We reconstructed, from a whole CNS EM volume, the synaptic map of input and output neurons that underlie food intake behavior of larvae. Input neurons originate from enteric, pharyngeal and external sensory organs and converge onto seven distinct sensory synaptic compartments within the CNS. Output neurons consist of feeding motor, serotonergic modulatory and neuroendocrine neurons. Monosynaptic connections from a set of sensory synaptic compartments cover the motor, modulatory and neuroendocrine targets in overlapping domains. Polysynaptic routes are superimposed on top of monosynaptic connections, resulting in divergent sensory paths that converge on common outputs. A completely different set of sensory compartments is connected to the mushroom body calyx. The mushroom body output neurons are connected to interneurons that directly target the feeding output neurons. Our results illustrate a circuit architecture in which monosynaptic and multisynaptic connections from sensory inputs traverse onto output neurons via a series of converging paths.

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    Truman LabZlatic LabCardona Lab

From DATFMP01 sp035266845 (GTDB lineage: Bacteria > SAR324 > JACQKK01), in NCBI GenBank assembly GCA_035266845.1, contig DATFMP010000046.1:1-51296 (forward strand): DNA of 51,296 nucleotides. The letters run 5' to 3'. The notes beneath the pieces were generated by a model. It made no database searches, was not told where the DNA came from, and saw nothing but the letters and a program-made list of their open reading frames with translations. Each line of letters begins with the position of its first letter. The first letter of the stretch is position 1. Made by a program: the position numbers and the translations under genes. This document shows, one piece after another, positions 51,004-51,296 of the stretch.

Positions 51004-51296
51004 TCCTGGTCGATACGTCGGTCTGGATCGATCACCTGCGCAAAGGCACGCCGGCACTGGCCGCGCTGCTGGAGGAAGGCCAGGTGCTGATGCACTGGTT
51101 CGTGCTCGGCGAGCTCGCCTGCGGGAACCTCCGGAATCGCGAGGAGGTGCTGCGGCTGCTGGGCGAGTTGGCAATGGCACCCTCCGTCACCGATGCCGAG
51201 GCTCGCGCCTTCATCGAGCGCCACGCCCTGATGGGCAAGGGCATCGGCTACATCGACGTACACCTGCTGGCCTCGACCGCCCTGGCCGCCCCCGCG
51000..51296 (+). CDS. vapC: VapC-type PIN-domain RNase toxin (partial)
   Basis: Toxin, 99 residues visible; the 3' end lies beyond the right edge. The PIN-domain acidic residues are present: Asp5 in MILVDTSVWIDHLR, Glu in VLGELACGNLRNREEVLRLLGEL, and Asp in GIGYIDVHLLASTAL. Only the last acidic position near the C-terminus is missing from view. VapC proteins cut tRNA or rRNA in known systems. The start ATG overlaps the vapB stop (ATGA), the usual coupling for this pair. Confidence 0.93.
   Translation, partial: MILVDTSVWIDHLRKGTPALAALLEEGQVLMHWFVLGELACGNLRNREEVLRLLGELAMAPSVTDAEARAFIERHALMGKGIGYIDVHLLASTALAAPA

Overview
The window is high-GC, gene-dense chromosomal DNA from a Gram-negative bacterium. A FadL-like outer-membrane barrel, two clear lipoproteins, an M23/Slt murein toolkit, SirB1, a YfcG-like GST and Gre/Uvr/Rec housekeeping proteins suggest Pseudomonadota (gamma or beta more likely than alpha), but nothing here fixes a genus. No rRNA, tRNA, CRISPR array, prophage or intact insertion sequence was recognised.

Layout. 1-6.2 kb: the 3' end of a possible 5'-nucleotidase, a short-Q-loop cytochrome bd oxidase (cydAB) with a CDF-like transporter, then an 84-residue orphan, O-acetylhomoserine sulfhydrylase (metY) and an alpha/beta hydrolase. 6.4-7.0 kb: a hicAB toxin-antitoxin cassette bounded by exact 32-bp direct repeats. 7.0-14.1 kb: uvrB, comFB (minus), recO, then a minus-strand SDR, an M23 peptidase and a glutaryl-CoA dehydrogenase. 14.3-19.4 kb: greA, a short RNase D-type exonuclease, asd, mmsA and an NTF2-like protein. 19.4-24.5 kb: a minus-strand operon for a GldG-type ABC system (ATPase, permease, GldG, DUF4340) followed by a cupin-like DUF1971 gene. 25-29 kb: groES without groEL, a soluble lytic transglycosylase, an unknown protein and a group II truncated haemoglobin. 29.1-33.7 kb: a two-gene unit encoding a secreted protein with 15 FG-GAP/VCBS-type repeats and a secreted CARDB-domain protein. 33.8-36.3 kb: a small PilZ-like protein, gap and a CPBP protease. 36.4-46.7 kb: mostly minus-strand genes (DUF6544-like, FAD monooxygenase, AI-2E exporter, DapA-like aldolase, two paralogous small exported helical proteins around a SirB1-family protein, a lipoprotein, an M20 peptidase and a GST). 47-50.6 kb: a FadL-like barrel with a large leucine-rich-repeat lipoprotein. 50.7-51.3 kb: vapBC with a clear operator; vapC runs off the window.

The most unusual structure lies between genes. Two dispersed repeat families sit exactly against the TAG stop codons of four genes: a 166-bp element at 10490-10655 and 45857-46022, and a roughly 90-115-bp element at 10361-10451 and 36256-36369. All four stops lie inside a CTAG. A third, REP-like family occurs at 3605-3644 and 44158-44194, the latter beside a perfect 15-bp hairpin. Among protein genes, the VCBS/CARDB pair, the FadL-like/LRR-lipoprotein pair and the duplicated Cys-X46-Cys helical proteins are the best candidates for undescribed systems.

11/22/18 | Sensorimotor pathway controlling stopping behavior during chemotaxis in the larva.
    Tastekin I, Khandelwal A, Tadres D, Fessner ND, Truman JW, Zlatic M, Cardona A, Louis M
    eLife. 2018 Nov 22;7:. doi: 10.7554/eLife.38740

    Sensory navigation results from coordinated transitions between distinct behavioral programs. During chemotaxis in the larva, the detection of positive odor gradients extends runs while negative gradients promote stops and turns. This algorithm represents a foundation for the control of sensory navigation across phyla. In the present work, we identified an olfactory descending neuron, PDM-DN, which plays a pivotal role in the organization of stops and turns in response to the detection of graded changes in odor concentrations. Artificial activation of this descending neuron induces deterministic stops followed by the initiation of turning maneuvers through head casts. Using electron microscopy, we reconstructed the main pathway that connects the PDM-DN neuron to the peripheral olfactory system and to the pre-motor circuit responsible for the actuation of forward peristalsis. Our results set the stage for a detailed mechanistic analysis of the sensorimotor conversion of graded olfactory inputs into action selection to perform goal-oriented navigation.